Americans, and especially Republicans, are highly distrustful of government statistics, saying that officials often underestimate how serious certain problems are
One of the struggles any government faces is in getting its citizens to agree on what the facts are. Significant portions of the American public reject the existence of climate change and large majorities disbelieve official government reports about the Kennedy assassination. Most Americans trust the government to do what’s right only some of the time. The latest Economist/YouGov Poll finds a public distrustful of many government-provided statistics, too. Sometimes the disagreements appear party-based; other times there is a more general disbelief.
For example, fewer than one in four adults say most government statistics are “reliable and accurate.” One quarter say about “half” of government statistics are. And while Democrats are more trusting than Republicans, less than half of Democrats say they believe most government statistics.
When it comes to some specific statistics, party matters less. For example, both Republicans and Democrats see an undercount in the Census Bureau’s canvass of the U.S. population – that there are more people living in the United States than have been counted by the Census Bureau. Fewer than one in five regard Census numbers as accurate.
Of course, one of the major news stories during any decennial Census is the question of the undercount: the inability of Census-takers to reach all the population. The undercount is the sources of the decennial arguments over whether or not the Census data should be adjusted.
Americans also see underestimates in figures about sexual assault in the military. Since victims must report assaults, and reporting sexual attack may make victims open to additional harassment, it has always been assumed that sexual attacks are underreported, both inside and outside of the military. Half of Republicans and half of Democrats say there are more sexual assaults in the military than government figures suggest.
There are areas with larger party differences, especially when numbers can be used to make political points. Although all political groups (and the Bureau of Labor Statistics itself) recognize that the unemployment rate doesn’t tell the whole story about joblessness, 76% of Republicans (compared with 41% of Democrats) say there are more unemployed people than the numbers suggest. And the size of Affordable Care Act enrollments is as much a political contest as a means of improving health. 61% of Republicans say there are fewer enrollments than reported; while about half of Democrats say the 8 million enrollment number is accurate, as seen in the Economist/YouGov Poll report earlier this week.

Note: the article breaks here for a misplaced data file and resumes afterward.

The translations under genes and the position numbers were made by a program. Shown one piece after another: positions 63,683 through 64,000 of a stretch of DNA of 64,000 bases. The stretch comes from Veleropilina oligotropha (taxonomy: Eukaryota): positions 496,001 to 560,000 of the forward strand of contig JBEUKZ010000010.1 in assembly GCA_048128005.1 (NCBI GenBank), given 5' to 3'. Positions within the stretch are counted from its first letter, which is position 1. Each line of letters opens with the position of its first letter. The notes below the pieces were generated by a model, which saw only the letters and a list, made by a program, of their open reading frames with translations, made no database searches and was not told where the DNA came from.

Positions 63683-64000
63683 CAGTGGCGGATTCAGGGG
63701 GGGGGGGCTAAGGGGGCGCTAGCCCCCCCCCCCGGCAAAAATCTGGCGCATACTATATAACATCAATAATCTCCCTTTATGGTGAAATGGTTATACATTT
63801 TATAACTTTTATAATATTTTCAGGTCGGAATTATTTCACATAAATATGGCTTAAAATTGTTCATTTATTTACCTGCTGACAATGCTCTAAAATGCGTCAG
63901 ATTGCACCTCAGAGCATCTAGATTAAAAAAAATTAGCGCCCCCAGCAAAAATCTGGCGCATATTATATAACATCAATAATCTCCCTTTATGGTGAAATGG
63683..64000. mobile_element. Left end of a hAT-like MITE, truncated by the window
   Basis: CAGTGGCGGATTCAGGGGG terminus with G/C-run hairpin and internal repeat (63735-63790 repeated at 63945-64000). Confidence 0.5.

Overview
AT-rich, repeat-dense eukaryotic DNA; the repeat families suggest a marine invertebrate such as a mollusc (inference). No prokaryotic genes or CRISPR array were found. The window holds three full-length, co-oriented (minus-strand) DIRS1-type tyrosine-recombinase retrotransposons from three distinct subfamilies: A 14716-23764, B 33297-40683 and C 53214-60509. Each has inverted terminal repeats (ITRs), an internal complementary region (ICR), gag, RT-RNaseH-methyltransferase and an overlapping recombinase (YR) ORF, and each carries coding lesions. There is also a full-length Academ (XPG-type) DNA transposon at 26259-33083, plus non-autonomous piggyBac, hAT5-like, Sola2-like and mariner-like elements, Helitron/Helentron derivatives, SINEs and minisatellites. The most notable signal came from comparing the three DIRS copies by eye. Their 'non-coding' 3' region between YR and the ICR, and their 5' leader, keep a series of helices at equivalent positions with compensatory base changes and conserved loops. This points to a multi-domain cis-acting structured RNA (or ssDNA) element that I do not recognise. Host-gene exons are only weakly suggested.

Even FBI reports are questioned. Only one in four Americans believe the crime statistics that show the rate of violent crime has declined over the last 20 years. More than half the public (and nearly three in four Republicans) believes that violent crime has stayed the same or even increased in the last two decades.
There is no racial difference in belief, and hardly any regional difference. Women are less likely than men to think the crime rate has been going down.
Americans have not trusted numbers on some other notable occasions. Immediately after the 2000 election, 60% of the public told a CBS News Poll they didn’t believe there was a fair and accurate vote count in Florida that year. That election was different from most – and poll questions about the very next presidential election found most Americans confident about an accurate vote count.
But as for other government numbers, Americans remain dubious.
Economist/YouGov poll archives can be found here.